Why am I gaining weight with exercise?

If daily runs and exercise classes aren’t paying off, it’s time to confront what studies are finally suggesting: While exercise has numerous other health benefits, weight loss is not necessarily one of them, contrary to popular belief.

It’s not worth giving up because it improves your mood, lowers your blood pressure, boosts your energy and improves your sleep, so we talked to Page Love of Nutri Fit Sport Therapy in Atlanta, Georgia in the US about how to make exercise work for you by accompanying it with eating right.

Love, a board-certified Specialist in Sports Dietetics (CSSD), says to fight the increase in appetite that can come with exercise and that studies suggest can lead to weight gain, make sure you are getting adequate fibrous carbohydrates, which can help you feel full longer.

These include nearly all beans and vegetables including peas, chickpeas, soybeans and lima beans, says Love, who describes her approach as one based on whole foods.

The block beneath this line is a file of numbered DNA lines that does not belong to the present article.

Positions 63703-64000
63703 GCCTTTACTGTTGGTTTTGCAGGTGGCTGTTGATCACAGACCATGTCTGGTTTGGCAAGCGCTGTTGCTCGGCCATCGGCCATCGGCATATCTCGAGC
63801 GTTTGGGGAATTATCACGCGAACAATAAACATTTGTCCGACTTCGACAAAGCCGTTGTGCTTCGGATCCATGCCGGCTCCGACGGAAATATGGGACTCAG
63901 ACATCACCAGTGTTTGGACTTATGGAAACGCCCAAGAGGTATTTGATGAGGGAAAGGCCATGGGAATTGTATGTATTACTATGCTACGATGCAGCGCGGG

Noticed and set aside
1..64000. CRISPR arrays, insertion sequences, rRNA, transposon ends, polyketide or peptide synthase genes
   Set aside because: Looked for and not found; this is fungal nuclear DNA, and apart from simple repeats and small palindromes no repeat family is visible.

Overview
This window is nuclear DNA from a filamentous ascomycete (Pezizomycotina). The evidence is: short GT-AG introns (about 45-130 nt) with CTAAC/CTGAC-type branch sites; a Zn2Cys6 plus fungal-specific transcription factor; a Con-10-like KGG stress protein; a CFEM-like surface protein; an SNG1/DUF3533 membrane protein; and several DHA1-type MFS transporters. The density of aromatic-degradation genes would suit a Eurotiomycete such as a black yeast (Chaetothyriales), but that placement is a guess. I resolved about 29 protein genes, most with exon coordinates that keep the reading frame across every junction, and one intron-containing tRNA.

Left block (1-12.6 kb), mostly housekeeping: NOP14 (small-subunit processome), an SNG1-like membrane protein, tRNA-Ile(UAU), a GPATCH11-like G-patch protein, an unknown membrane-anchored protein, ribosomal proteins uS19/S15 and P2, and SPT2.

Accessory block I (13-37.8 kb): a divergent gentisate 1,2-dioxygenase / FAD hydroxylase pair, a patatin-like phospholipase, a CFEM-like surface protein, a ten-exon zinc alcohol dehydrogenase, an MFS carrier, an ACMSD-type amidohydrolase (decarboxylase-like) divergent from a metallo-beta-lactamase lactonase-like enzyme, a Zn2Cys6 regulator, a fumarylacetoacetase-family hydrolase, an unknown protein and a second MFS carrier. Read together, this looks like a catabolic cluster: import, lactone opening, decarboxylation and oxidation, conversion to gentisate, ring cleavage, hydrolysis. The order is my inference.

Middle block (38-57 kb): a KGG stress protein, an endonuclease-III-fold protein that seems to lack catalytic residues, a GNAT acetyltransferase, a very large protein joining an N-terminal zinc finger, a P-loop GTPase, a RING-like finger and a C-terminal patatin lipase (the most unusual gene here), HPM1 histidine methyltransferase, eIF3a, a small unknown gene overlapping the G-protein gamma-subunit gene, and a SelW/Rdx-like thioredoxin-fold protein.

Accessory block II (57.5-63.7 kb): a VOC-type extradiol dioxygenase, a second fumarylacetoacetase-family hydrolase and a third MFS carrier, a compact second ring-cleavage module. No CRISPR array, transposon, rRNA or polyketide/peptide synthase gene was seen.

After exercising it’s normal to crave simple or white carbohydrates but the refined sugar and hidden sugars add up quickly, so opt for complex carbs instead, says Love.

For example, if you’re craving toast on white bread with jelly after a workout, opt instead for Greek yogurt with granola to feel fuller and avoid over-consuming sugar.

Love cautions against artificial sweeteners, citing research suggesting that despite not having any calories they could provoke the same reaction from the brain and pancreas as real sugar, causing a spike in blood sugar and insulin, revving up the appetite.

She recommends eating every three to four hours in order to keep from building up a hunger debt that can send your glucose levels skyrocketing, possibly causing you to eat more when you finally do.

Sweet potatoes, Omega 3 fish, quinoa, almonds, whole grains and dark leafy greens are all examples of her recommendations under her whole foods approach.


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